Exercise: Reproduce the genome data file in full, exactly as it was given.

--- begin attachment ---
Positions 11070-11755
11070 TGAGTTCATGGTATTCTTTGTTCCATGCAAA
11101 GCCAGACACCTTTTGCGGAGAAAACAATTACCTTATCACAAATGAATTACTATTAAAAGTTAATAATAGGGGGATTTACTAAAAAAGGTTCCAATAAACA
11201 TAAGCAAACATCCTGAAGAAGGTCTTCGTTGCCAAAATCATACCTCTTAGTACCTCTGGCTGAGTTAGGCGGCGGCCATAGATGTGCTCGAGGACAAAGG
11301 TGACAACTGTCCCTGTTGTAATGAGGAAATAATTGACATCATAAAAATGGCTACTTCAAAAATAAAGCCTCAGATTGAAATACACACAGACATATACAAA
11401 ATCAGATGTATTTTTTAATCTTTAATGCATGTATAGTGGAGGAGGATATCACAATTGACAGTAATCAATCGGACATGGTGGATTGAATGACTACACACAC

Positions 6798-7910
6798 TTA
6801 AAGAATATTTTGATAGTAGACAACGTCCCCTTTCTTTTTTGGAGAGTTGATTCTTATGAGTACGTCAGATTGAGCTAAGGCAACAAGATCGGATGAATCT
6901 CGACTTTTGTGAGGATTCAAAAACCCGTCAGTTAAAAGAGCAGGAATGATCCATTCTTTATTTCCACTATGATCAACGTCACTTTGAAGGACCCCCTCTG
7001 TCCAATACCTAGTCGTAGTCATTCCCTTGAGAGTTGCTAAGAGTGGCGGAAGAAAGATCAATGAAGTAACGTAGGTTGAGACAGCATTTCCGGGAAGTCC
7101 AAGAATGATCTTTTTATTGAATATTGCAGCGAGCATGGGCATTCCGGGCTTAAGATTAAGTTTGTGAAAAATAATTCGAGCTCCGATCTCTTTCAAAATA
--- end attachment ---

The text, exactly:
Positions 11070-11755
11070 TGAGTTCATGGTATTCTTTGTTCCATGCAAA
11101 GCCAGACACCTTTTGCGGAGAAAACAATTACCTTATCACAAATGAATTACTATTAAAAGTTAATAATAGGGGGATTTACTAAAAAAGGTTCCAATAAACA
11201 TAAGCAAACATCCTGAAGAAGGTCTTCGTTGCCAAAATCATACCTCTTAGTACCTCTGGCTGAGTTAGGCGGCGGCCATAGATGTGCTCGAGGACAAAGG
11301 TGACAACTGTCCCTGTTGTAATGAGGAAATAATTGACATCATAAAAATGGCTACTTCAAAAATAAAGCCTCAGATTGAAATACACACAGACATATACAAA
11401 ATCAGATGTATTTTTTAATCTTTAATGCATGTATAGTGGAGGAGGATATCACAATTGACAGTAATCAATCGGACATGGTGGATTGAATGACTACACACAC

Positions 6798-7910
6798 TTA
6801 AAGAATATTTTGATAGTAGACAACGTCCCCTTTCTTTTTTGGAGAGTTGATTCTTATGAGTACGTCAGATTGAGCTAAGGCAACAAGATCGGATGAATCT
6901 CGACTTTTGTGAGGATTCAAAAACCCGTCAGTTAAAAGAGCAGGAATGATCCATTCTTTATTTCCACTATGATCAACGTCACTTTGAAGGACCCCCTCTG
7001 TCCAATACCTAGTCGTAGTCATTCCCTTGAGAGTTGCTAAGAGTGGCGGAAGAAAGATCAATGAAGTAACGTAGGTTGAGACAGCATTTCCGGGAAGTCC
7101 AAGAATGATCTTTTTATTGAATATTGCAGCGAGCATGGGCATTCCGGGCTTAAGATTAAGTTTGTGAAAAATAATTCGAGCTCCGATCTCTTTCAAAATA